Tag Archives: Charles P. Rogers
I don’t get the opportunity to watch movies all that often. And when the opportunity arises, I tend to completely freeze at the pressure of making the right decision. An unexpected day off provided this at once exciting and daunting opportunity. Thankfully, I received hundreds of DVDs from a good friend of mine, offering endless cinematic choices. I nearly reached for Revenge of the Sith, since I have yet to watch it. But instead I opted for Prometheus, the prequel to the Alien series. I don’t know. I don’t think there was a winning choice in the few options I gave myself. But what could I do? My Chinese food was going to get cold!
Unless you live under a rock, you are likely familiar with the Alien/Aliens movies. Big, slimy aliens with lots of nasty teeth and acid blood eat a lot of people. But did you ever wonder where these creepy creatures came from? I didn’t! But let’s find out.
This is the bit I love best about this movie. As an Ancient Aliens enthusiast, one of the more outlandish theories I’ve come across is that we were bred by aliens from a distant star, possibly bred with early humans and it was this alien bit that made us the conscious, creative, technological people we are today. Well, Prometheus decides to run with this one. Two scientists discover that cave paintings and other ancient art all contain references to a distant cluster of stars, one completely invisible to the naked eye. One of those tiny dots is a moon which appears capable of supporting life. Armed with this intriguing bit of evidence, they manage to get a spaceship and a whole crew to go check it out. SPOILER ALERT: they totally share the same genetic makeup as us. We are totally bred from these creepy humanoids! But the planet seems dead. What happened to them all? Any guesses? Maybe there are slimy snakelike guys who will latch on to your face! (SPOILER ALERT: of course there are!)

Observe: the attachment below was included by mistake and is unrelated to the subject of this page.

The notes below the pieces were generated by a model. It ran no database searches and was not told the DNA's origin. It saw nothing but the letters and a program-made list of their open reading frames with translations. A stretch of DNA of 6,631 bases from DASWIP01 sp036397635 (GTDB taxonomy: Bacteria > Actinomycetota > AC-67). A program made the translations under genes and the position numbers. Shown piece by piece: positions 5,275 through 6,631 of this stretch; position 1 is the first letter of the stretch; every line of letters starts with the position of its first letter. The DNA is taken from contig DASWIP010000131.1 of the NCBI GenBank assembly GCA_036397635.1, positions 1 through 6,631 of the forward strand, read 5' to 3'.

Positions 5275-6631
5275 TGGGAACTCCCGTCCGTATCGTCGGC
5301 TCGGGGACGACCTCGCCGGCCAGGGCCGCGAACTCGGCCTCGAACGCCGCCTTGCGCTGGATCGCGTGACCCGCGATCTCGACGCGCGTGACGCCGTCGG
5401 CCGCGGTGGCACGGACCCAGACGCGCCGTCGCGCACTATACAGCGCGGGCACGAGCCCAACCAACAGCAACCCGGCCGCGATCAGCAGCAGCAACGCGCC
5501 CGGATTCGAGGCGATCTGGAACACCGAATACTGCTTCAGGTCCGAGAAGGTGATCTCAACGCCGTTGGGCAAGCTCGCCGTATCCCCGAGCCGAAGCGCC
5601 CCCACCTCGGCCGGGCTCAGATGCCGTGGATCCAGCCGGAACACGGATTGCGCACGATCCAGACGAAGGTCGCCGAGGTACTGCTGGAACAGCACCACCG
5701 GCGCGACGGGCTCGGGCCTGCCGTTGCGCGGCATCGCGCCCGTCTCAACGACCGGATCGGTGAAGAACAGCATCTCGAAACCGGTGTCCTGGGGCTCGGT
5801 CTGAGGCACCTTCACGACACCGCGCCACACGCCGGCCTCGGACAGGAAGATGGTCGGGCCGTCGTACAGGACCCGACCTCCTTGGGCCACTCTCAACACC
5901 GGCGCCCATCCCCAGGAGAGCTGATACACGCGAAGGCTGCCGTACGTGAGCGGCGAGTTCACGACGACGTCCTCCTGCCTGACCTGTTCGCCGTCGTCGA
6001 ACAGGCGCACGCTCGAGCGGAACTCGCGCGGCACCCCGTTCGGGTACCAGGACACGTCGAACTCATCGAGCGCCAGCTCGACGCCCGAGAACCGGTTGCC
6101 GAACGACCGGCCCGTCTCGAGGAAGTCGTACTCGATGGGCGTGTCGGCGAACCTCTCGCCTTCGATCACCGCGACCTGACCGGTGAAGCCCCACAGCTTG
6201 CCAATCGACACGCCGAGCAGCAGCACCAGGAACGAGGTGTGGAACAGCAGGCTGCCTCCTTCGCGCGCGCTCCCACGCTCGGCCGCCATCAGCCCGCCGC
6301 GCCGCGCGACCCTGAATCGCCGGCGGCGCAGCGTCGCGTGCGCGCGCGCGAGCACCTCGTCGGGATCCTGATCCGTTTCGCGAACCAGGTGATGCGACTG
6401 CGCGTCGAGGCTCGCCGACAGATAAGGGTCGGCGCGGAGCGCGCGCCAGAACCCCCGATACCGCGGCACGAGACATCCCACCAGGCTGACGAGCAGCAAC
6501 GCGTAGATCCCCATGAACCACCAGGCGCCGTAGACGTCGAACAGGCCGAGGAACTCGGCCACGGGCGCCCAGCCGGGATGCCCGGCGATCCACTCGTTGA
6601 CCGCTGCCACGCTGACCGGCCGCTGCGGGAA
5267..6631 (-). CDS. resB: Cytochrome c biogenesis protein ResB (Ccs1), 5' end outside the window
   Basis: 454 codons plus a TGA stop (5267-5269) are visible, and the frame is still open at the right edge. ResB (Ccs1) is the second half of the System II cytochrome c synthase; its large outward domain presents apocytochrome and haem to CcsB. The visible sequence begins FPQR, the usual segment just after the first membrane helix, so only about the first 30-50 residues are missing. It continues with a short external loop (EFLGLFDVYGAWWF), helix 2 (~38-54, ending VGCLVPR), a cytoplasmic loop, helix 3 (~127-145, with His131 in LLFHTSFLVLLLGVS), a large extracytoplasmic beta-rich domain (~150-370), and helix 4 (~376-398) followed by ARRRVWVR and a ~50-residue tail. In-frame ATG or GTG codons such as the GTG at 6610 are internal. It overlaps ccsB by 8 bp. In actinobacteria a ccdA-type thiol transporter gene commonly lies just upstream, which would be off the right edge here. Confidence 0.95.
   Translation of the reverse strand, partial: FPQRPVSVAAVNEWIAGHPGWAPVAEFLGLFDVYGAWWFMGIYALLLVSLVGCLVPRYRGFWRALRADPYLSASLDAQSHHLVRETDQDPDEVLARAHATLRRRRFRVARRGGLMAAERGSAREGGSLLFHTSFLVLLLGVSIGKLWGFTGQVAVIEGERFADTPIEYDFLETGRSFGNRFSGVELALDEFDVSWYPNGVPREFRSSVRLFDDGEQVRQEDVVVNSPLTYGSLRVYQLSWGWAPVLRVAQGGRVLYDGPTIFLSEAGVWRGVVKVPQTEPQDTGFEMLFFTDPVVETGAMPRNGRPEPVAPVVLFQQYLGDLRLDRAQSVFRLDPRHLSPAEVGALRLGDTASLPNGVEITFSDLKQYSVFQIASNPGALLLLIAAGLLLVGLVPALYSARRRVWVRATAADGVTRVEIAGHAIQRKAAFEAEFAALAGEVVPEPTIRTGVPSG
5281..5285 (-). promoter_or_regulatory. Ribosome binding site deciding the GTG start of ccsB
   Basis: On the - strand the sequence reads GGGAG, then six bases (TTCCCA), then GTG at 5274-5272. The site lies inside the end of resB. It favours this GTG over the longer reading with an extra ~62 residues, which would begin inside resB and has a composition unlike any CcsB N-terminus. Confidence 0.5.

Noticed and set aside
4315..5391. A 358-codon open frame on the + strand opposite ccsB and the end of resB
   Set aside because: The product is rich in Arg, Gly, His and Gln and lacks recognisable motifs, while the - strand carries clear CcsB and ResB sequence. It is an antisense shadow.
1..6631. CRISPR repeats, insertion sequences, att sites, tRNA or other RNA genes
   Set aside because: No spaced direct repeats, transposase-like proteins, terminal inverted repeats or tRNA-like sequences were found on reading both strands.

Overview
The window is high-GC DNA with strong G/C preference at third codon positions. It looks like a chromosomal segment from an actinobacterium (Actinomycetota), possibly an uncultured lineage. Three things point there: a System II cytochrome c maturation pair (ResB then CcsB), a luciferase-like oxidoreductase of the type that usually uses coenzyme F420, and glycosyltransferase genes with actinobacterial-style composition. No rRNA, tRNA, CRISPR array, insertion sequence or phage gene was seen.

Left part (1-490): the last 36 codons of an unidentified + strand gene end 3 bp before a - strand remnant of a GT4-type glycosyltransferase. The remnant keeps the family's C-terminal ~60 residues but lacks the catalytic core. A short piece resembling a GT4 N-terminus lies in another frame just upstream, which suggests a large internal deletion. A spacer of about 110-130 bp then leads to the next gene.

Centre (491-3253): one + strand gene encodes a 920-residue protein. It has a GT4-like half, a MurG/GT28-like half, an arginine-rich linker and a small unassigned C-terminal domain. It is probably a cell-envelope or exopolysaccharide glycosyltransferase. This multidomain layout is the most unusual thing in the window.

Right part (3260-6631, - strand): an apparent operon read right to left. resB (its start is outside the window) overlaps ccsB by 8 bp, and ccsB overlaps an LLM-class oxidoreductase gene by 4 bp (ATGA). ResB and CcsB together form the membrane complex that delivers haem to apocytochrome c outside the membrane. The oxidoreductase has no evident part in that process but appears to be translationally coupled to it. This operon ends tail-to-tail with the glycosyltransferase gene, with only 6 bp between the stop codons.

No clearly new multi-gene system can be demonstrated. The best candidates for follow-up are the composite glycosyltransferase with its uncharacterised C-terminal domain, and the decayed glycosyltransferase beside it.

Much of this movie made little sense to me and a great deal was simply not addressed. But, they definitely primed themselves for a sequel so maybe they can hash out all the weird stuff from the first movie in the second.
Post by Tracy Kaler.
Did you know that shocking pink was the signature color of famed fashion designer Elsa Schiaparelli?
We often think of pink as girly or juvenile, but the color is versatile and can be used successfully in a sophisticated bedroom just as well as a nursery. Furthermore, although pink will never be considered manly, some members of the male species appreciate and willingly don this classic, happy color. Here are five stylish adult bedrooms decked out in pink.
This soothing bedroom is enveloped in pink. White beadboard adds a touch of pattern to the cozy Cape Cod room, while white bed linens and curtains add to the crispness. Fish art above the door header and the striped throw pillow contribute splashes of color. Charming and relaxed, the space could be part of a sprawling master suite or the occasional guest room.
This romantic boudoir screams glamour. With salmon pink walls, lucite furniture and the stunning peacock mural on the bed wall, this royal bedroom is fit for a queen (or king).
I bet you never considered painting your ceiling pink. Well, neither did I. Benjamin Moore’s Pink Ruffle sets the tone for a calm, serene space at the Baltimore Symphony Decorator’s Showhouse. Brighter pink accents marry well with a cocoa butter headboard and duvet. I don’t think I’d mind sleeping here.